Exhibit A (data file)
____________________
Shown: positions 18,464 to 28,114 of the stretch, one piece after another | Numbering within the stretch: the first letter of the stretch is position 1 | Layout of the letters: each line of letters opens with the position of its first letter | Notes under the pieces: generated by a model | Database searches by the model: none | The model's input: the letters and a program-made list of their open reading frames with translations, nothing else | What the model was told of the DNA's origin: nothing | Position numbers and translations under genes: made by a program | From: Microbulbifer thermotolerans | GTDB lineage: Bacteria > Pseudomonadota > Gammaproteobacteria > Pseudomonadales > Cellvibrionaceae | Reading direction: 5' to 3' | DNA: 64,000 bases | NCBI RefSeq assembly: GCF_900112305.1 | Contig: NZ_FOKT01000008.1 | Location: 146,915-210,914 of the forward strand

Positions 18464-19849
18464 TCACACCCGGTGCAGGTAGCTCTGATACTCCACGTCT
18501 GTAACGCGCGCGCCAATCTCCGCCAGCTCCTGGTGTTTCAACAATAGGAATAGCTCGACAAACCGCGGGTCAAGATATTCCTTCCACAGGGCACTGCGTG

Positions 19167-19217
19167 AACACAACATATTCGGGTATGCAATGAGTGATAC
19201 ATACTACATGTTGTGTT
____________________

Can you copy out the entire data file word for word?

Shown: positions 18,464 to 28,114 of the stretch, one piece after another | Numbering within the stretch: the first letter of the stretch is position 1 | Layout of the letters: each line of letters opens with the position of its first letter | Notes under the pieces: generated by a model | Database searches by the model: none | The model's input: the letters and a program-made list of their open reading frames with translations, nothing else | What the model was told of the DNA's origin: nothing | Position numbers and translations under genes: made by a program | From: Microbulbifer thermotolerans | GTDB lineage: Bacteria > Pseudomonadota > Gammaproteobacteria > Pseudomonadales > Cellvibrionaceae | Reading direction: 5' to 3' | DNA: 64,000 bases | NCBI RefSeq assembly: GCF_900112305.1 | Contig: NZ_FOKT01000008.1 | Location: 146,915-210,914 of the forward strand

Positions 18464-19849
18464 TCACACCCGGTGCAGGTAGCTCTGATACTCCACGTCT
18501 GTAACGCGCGCGCCAATCTCCGCCAGCTCCTGGTGTTTCAACAATAGGAATAGCTCGACAAACCGCGGGTCAAGATATTCCTTCCACAGGGCACTGCGTG

Positions 19167-19217
19167 AACACAACATATTCGGGTATGCAATGAGTGATAC
19201 ATACTACATGTTGTGTT